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Wednesday November 27, 2013

  • 331st Day of 2013 / 34 Remaining
  • 24 Days Until The First Day of Winter

  • Sunrise:7:03
  • Sunset:4:51
  • 9 Hours 48 Minutes of Daylight

  • Moon Rise:1:16am
  • Moon Set:1:27pm
  • Moon’s Phase: 30 %

  • The Next Full Moon
  • December 17 @ 1:29amam
  • Full Cold Moon
  • Full Long Nights Moon

During this month the winter cold fastens its grip, and nights are at their longest and darkest. It is also sometimes called the Moon before Yule. The term Long Night Moon is a doubly appropriate name because the midwinter night is indeed long, and because the Moon is above the horizon for a long time. The midwinter full Moon has a high trajectory across the sky because it is opposite a low Sun.

  • Tides
  • High:6:01am/6:23
  • Low:12:42pm

  • Holidays
  • National Bavarian Cream Pie Day

  • Flag Day-Sri Lanka
  • Hanukkah (begins at sundown)

  • On This Day In …
  • 1095 --- Pope Urban II makes perhaps the most influential speech of the Middle Ages, giving rise to the Crusades by calling all Christians in Europe to war against Muslims in order to reclaim the Holy Land, with a cry of "Deus vult!" or "God wills it!"

  • 1684 --- Japan's shogun Yoshimune Tokugawa was born.

  • 1779 --- The College of Pennsylvania became the University of Pennsylvania and the first legally recognized university in America.

  • 1786 --- Robert Burns decides not to emigrate to Jamaica, as he had planned, and heads for Edinburgh instead. Burns, the son of a poor farmer, received little formal schooling, though he was well-read. A restless, dissatisfied spirit, he fell in love with Jean Armour in the mid-1780s but refused to marry her when she became pregnant. (Later, the pair finally married and had nine children, the last one born on the day of Burns' funeral.) After spending the summer of 1786 escaping Armour's entreaties that they marry, Burns planned his emigration. His first poetry collection, Poems, Chiefly in the Scottish Dialect, had just been published and had started attracting favorable attention. Burns soon became the darling of elite Edinburgh intellectuals.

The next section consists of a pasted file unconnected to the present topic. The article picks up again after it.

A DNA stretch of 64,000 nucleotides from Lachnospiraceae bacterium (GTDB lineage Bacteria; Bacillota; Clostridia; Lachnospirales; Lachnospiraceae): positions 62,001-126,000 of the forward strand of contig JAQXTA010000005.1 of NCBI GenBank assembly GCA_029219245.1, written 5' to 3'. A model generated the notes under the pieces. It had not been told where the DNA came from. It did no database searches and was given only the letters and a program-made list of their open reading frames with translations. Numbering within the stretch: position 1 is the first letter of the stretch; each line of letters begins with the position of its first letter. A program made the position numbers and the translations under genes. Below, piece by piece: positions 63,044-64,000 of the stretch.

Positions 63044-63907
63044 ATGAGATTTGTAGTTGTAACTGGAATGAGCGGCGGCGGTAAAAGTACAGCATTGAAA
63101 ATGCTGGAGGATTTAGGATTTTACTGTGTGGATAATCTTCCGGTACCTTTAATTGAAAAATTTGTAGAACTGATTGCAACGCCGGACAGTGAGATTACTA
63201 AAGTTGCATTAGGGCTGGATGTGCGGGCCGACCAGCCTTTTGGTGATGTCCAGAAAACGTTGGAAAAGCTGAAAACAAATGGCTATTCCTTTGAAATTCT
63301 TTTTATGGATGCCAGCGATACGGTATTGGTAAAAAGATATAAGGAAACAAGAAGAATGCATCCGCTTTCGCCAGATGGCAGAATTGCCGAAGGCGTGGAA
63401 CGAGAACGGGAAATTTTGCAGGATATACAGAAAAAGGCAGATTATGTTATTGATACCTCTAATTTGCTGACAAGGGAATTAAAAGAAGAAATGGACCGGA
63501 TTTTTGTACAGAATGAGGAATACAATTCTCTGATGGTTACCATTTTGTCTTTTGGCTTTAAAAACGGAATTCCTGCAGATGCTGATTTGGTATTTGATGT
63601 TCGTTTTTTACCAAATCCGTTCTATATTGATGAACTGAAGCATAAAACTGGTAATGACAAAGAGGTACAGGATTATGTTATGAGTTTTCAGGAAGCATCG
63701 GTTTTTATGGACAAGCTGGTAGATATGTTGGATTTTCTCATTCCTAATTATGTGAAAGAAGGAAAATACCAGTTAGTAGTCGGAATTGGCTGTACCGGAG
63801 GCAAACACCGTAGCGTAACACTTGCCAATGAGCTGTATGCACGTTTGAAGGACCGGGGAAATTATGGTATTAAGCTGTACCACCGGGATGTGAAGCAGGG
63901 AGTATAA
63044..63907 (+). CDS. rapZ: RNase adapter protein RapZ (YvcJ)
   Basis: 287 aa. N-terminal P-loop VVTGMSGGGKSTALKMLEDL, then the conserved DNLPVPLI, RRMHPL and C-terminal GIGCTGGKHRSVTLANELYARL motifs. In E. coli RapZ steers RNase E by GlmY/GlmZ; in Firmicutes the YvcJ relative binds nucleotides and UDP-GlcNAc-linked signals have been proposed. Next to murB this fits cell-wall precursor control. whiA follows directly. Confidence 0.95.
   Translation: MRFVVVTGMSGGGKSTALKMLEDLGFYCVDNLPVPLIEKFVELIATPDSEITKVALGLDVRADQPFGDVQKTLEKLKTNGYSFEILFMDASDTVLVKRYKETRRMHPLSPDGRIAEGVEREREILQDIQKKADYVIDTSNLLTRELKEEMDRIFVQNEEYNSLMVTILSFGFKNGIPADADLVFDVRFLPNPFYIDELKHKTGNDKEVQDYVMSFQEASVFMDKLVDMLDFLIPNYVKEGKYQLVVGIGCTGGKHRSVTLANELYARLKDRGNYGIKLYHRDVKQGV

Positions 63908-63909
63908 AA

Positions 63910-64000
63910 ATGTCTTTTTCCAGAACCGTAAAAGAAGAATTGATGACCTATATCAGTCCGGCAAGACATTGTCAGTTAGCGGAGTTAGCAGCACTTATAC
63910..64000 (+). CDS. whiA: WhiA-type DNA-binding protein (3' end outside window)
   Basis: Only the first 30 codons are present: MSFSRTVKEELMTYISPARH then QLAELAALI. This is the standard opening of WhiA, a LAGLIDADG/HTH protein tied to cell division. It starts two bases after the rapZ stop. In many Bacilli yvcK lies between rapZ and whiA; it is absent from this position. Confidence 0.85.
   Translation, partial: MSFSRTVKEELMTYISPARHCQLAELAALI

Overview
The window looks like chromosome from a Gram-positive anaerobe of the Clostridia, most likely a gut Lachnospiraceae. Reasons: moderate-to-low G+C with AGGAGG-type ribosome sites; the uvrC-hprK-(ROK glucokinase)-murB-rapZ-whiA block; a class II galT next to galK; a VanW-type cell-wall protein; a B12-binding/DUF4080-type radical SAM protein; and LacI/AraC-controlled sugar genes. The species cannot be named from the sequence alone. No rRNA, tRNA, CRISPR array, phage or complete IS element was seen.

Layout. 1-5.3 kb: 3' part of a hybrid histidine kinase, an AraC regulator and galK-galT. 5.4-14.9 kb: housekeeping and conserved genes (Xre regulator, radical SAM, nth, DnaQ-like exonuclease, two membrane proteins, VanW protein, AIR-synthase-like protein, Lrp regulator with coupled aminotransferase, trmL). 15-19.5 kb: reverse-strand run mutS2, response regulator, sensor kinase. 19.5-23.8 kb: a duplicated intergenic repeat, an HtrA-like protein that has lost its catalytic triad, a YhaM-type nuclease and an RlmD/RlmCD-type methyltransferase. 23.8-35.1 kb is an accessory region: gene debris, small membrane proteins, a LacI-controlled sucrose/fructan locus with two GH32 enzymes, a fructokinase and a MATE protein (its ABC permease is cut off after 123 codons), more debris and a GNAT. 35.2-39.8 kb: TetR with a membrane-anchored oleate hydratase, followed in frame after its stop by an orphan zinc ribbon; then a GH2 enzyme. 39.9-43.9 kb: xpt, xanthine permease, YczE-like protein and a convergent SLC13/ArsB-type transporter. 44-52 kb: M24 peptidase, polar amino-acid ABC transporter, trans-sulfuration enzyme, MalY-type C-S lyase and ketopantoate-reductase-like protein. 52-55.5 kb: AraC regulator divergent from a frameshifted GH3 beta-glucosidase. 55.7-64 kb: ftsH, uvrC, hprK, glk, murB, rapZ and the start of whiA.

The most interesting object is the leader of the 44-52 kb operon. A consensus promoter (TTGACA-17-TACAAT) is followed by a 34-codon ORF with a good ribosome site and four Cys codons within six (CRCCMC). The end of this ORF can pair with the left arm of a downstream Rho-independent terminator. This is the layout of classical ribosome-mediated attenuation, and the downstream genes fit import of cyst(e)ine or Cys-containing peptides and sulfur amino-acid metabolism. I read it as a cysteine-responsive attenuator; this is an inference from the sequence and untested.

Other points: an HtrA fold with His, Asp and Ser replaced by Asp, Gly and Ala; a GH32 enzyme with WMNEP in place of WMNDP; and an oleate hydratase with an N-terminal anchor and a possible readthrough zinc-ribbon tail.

• 1826 --- John Walker invented the friction match (strike anywhere).
  • 1889 --- Curtis P. Brady was issued the first permit to drive an automobile through Central Park in New York City. Mr. Brady had to pledge to New York’s finest that he would not frighten the horses in the park.

  • 1910 --- The largest railway station in the world opened to traffic. Pennsylvania Station, more fondly known as Penn Station, was one of the first grand buildings of the 20th century. The building covered 28 acres of mid-Manhattan. This cathedral-like structure of steel,
    glass and Italian marble saw hundreds of thousands of souls pass through its grandiose concourse, stand at ticket counters and step to the platforms to make the commute home, or board trains to points north, south and west of New York City.

  • 1911 --- Elizabeth Jaffray, a White House housekeeper, writes in her diary about a conversation she'd had with President William Howard Taft and his wife about the commander in chief's ever-expanding waistline. According to the White House Historical Association, Jaffray was also quoted regarding Taft's growing girth in a 1926 book
    called Secrets of the White House. In it, she detailed a typical breakfast consumed by the 332-pound president: "two oranges, a twelve-ounce beefsteak, several pieces of toast and butter and a vast quantity of coffee with cream and sugar." When she and Taft's wife, Nellie, commented on his eating habits, he jovially responded that he was planning to go on a diet, but lamented the fact that "things are in a sad state of affairs when a man can't even call his gizzard his own." Taft's 5' 11" frame carried anywhere between 270 pounds and 340 pounds over the course of his adult life. According to his biographers, he had to have his shoes tied by his valet and often got stuck in the White House bathtub and had to be lifted out by two or more men. Once, while visiting the czar of Russia, Taft split his pants seam while descending from a carriage. Taft's weight did not stop him from serving a full term as president, nor did it prevent him from accepting a subsequent appointment as chief justice of the Supreme Court in 1921—he was the first and only president to hold both offices.

  • 1924 --- The first Macy's Thanksgiving Day Parade.  It was originally called a Christmas Parade.